Urban environments are vulnerable, as there is a change in the surface structure of the land cover. Particularly when natural vegetation cover is converted to construction land, which is covered by impervious surfaces, it increases the accumulation of solar energy. This has led to an increasingly urban environment that is becoming more severe and threatening to affect the quality of life in urban populations. Satellite images are very helpful in determining the distribution of green space. The paper presents the results of analyzing urban land cover for determining green space (GS) distribution for Ho Chi Minh City (HCMC). In 2017, the vegetation land of the old 13 urban districts accounts for only one third of the impervious surface. In contrast, in the area of 6 new urban districts there is a high percentage of urban green space, accounting for nearly twice the proportion of the impervious surface type. This shows that the old inner city area is seriously lacking GS area. Most districts have very low GS index, less than 10 m2/person, some districts even less than 3 m2/person. In the eastern part of the city, only District 9 has the highest GS index, and ensures a good life quality. Since then, the research has provided a number of management solutions to improve and develop the GS area, while enhancing the environment quality and the life quality for the population. The research results contribute to the effective urban management for HCMC.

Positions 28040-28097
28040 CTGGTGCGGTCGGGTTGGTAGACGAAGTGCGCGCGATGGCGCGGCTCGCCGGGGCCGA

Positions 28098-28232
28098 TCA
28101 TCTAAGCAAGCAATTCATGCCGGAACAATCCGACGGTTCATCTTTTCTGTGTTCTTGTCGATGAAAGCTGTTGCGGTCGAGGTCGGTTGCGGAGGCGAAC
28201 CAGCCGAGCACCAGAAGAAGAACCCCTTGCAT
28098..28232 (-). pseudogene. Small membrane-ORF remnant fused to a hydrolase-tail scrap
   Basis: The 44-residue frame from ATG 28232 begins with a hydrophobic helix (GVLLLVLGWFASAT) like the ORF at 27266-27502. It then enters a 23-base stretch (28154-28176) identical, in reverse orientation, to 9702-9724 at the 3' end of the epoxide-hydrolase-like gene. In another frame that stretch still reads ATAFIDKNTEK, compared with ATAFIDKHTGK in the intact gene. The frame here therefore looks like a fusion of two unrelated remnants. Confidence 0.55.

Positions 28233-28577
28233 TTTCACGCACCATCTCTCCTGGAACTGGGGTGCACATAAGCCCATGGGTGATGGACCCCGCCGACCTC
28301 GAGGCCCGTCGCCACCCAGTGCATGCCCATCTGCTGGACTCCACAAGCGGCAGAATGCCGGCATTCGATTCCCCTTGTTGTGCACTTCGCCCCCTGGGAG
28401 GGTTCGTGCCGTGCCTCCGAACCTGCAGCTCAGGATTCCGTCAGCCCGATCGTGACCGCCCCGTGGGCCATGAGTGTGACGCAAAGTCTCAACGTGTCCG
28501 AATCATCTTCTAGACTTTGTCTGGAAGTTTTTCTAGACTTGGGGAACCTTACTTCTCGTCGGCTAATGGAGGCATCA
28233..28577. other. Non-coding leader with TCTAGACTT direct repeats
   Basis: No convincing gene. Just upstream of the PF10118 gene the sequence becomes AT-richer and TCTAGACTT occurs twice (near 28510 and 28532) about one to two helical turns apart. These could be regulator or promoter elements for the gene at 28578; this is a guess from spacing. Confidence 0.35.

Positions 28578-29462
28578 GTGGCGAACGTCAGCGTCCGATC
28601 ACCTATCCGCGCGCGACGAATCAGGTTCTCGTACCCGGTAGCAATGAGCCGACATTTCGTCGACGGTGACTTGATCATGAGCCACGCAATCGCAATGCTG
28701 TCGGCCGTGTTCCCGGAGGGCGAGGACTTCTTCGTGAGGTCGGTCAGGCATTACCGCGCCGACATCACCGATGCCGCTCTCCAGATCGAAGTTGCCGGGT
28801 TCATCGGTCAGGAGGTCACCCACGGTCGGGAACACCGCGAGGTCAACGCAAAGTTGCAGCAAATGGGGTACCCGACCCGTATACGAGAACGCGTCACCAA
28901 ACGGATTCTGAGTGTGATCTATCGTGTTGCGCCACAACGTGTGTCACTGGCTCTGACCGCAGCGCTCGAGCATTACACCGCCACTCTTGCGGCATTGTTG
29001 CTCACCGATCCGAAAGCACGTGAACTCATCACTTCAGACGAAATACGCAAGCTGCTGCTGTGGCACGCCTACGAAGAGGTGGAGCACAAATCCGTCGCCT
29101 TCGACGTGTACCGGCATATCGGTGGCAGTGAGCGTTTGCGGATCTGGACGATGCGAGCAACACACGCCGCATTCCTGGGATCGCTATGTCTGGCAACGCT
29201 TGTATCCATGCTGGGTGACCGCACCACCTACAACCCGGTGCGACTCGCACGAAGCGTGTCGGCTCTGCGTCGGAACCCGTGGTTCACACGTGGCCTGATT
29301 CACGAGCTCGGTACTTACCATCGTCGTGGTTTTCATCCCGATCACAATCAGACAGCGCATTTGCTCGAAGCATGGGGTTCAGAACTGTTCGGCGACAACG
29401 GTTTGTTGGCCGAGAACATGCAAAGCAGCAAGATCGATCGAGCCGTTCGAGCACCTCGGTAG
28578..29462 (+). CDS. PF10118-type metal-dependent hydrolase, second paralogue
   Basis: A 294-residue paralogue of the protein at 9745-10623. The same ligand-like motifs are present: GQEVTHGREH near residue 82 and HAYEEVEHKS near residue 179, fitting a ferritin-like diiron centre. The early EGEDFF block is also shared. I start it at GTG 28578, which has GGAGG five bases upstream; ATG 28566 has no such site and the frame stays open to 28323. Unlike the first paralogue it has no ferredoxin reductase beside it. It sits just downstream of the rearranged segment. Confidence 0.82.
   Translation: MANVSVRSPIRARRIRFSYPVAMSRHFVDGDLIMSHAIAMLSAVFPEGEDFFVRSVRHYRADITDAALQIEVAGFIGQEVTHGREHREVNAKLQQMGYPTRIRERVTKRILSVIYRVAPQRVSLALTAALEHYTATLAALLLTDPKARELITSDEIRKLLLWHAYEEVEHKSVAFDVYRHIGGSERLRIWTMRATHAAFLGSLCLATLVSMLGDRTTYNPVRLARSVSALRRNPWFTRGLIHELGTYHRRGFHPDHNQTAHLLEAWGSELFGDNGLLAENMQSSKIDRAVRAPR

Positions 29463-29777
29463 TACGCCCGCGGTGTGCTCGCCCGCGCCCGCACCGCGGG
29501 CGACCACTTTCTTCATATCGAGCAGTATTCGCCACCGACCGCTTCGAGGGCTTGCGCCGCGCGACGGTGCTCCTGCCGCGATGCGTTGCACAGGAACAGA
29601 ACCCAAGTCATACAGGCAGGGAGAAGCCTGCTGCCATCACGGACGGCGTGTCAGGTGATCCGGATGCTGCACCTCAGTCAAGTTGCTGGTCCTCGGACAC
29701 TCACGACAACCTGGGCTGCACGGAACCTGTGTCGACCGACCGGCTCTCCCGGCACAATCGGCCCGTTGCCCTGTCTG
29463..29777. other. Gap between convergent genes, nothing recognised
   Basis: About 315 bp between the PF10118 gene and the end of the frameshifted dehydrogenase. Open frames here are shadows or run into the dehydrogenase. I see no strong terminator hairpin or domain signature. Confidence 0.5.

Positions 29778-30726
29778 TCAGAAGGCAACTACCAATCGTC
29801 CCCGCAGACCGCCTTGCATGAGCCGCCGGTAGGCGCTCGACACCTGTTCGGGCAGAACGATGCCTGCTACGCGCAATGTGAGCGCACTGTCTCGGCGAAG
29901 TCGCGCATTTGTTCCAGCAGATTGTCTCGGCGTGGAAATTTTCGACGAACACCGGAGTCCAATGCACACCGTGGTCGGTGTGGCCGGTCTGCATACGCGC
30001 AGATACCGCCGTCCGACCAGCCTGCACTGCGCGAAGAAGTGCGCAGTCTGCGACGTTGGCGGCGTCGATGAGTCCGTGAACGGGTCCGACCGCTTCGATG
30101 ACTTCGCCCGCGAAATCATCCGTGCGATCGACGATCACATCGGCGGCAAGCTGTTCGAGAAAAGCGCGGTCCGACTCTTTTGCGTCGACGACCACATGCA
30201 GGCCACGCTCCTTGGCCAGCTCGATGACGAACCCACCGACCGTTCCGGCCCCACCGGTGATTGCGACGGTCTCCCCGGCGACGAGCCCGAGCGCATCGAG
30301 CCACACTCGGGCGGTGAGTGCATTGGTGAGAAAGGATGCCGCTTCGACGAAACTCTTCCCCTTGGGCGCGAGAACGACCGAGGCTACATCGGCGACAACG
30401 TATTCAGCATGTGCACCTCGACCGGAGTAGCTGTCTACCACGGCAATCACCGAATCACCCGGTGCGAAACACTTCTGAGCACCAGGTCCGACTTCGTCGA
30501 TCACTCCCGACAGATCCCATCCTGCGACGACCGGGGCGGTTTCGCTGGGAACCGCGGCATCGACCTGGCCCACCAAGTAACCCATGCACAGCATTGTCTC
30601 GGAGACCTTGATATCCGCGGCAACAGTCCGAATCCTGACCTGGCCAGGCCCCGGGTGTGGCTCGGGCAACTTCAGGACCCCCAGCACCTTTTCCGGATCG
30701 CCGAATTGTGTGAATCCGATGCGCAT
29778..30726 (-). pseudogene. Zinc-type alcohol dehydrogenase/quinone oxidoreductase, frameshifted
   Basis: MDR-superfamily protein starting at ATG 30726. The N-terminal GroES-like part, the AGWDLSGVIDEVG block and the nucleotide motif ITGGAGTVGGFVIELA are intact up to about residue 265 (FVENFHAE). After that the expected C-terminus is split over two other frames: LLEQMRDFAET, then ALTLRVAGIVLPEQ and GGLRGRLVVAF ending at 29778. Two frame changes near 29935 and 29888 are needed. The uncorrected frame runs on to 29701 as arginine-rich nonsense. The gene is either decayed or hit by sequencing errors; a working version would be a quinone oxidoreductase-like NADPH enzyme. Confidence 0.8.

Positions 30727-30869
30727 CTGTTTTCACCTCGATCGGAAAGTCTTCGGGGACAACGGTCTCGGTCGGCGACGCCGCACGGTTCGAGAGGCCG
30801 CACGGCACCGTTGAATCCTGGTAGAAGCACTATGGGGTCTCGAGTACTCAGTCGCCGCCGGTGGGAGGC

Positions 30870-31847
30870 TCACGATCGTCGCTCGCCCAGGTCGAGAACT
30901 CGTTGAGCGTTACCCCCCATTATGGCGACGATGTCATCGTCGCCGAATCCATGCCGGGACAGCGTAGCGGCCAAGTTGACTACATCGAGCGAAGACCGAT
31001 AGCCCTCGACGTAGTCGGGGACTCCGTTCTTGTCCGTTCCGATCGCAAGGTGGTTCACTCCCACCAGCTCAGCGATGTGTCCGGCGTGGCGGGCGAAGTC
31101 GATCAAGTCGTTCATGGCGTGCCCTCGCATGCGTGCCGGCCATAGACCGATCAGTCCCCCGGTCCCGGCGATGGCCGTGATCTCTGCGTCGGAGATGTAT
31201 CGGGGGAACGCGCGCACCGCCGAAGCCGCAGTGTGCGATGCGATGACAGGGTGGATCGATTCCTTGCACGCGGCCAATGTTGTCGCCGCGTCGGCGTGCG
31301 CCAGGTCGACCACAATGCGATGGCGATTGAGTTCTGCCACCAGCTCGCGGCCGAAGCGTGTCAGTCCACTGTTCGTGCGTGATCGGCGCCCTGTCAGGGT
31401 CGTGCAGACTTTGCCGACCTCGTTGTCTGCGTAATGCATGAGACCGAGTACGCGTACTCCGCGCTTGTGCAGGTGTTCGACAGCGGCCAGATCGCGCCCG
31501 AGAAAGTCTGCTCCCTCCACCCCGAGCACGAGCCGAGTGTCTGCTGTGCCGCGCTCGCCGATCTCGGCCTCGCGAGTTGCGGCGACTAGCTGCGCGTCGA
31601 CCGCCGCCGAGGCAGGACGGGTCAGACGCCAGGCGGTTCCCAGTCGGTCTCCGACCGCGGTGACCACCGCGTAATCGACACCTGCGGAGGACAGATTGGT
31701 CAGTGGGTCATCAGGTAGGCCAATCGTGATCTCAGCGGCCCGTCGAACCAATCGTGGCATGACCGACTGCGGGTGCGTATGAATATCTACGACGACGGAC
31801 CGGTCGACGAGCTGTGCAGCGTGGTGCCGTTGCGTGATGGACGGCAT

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Understanding Satellite Image-Based Green Space Distribution for Setting Up Solutions on Effective Urban Environment Management
Published: 14 June 2018 by MDPI in 1st International Electronic Conference on Geosciences session Earth Sciences through Earth Observation
Keywords: impervious surface; green space; satellite image; supervised classification; urban environment